Google announced automatic authorship attribution for WordPress sites (and a limited number of other beta platforms) today. This could be one of the biggest and best new things to come from Google since Call Metrics. However, it seems too good to be true. It has never been simple, or easy to sort out Google’s authorship attribution. Between author or publisher tagging and linking the whole thing has been quite a mess for some time. So, is it really that easy, and does it really work?
Automatic Authorship Attribution
From The Google+ Developers Blog
“Starting today we’re integrating Google+ Sign-In with Google’s Authorship program. So if you sign in to WordPress.com with Google, for instance, the articles you publish will now be associated with your Google+ profile automatically.”
Sign in with Google? There’s plenty of room for interpretation there! I would hope that statement means that if you sign into your website using Google Chrome, when you are also signed into your Google account (Google+ profile), then the Google machine will automatically add whatever tracking code is necessary to allow for automatic authorship attribution.
On the other hand, we all know that the devil is in the details, and details are really lacking at this point. So far, no one has any more information about automatic authorship than has been presented in the official release. After all, it takes more than a few hours to really figure this stuff out. 🙂
I do still have some concerns and questions about automatic authorship attribution:
Content created before automatic authorship:
Let’s say that (for like, the first time ever!) automatic authorship is as simple as can be, and launches in full without any problems – What happens to past content created before automatic authorship? Can we assume that if you could properly code and link your website and Google+ profile before, that all of that work will NOT be undone by automatic authorship?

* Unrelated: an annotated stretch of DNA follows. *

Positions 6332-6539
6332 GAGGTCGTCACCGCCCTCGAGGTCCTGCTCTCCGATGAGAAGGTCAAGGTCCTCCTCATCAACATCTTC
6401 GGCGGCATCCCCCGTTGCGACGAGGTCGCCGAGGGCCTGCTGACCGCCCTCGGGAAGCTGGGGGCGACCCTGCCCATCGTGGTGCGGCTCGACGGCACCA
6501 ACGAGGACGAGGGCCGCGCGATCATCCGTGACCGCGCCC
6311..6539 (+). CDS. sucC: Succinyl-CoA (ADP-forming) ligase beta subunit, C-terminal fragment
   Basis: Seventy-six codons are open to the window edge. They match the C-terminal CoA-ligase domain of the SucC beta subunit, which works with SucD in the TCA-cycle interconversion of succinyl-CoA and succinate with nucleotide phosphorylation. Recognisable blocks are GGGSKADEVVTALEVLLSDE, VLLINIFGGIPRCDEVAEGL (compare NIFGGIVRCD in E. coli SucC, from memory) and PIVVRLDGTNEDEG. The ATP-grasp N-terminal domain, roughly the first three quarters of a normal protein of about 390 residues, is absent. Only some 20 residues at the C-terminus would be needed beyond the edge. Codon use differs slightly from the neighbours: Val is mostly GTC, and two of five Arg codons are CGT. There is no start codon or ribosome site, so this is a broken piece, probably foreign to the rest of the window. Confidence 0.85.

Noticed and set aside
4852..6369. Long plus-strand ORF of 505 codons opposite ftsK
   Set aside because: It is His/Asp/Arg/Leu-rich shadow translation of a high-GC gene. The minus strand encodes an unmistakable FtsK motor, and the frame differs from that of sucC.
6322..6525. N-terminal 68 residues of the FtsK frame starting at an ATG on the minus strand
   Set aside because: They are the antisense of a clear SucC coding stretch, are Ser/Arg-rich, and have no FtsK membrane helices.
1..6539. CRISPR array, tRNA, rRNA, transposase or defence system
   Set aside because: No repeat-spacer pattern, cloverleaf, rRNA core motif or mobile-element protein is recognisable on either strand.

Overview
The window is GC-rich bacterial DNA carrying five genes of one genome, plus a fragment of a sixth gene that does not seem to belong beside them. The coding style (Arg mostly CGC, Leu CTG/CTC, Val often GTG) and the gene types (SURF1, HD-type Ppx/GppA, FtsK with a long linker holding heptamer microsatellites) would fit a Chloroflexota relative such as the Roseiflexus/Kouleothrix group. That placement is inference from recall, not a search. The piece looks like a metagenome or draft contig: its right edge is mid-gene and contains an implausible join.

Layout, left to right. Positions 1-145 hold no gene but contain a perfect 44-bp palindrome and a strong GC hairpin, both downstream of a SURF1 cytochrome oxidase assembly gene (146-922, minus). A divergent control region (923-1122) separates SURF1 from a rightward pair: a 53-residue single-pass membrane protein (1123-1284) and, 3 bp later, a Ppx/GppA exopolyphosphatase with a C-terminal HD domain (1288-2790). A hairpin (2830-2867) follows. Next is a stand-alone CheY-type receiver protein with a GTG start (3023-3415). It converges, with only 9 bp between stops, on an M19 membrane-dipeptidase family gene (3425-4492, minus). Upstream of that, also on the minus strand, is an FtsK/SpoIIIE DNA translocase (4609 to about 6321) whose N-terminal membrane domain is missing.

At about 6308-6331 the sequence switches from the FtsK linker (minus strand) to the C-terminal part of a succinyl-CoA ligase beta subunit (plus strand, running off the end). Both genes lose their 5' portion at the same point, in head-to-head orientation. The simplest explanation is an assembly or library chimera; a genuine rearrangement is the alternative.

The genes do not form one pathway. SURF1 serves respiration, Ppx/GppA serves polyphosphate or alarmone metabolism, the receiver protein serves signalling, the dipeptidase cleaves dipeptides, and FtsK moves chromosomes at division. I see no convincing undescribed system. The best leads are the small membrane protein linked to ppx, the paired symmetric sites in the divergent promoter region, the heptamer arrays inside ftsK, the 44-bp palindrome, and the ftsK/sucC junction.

Duration of automatic authorship:
Not being a programmer is why I have never had any luck with getting the coding and linking previously necessary for Google authorship attribution to work. 🙂 As such, I can only assume how automatic authorship works. But, I have to wonder – Is this all tied to your browser (history, cookies, etc.)? If so, what is the time out duration – How long does automatic authorship last? If you have to delete your cookies, clear your cache, etc. do you then lose your automatic authorship attribution?
I suppose we will find the answers to our questions with time (If you know more about this stuff than I do, please help me out in the comments, or post a comment with a link to your content explaining the details. That would be awesome!). Until then, let’s once again cross our fingers and hope that the practice of automatic authorship is as simple, easy, and effective as the theory.
So far, automatic authorship doesn’t seem to work… Perhaps it may take more than a few minutes after being published?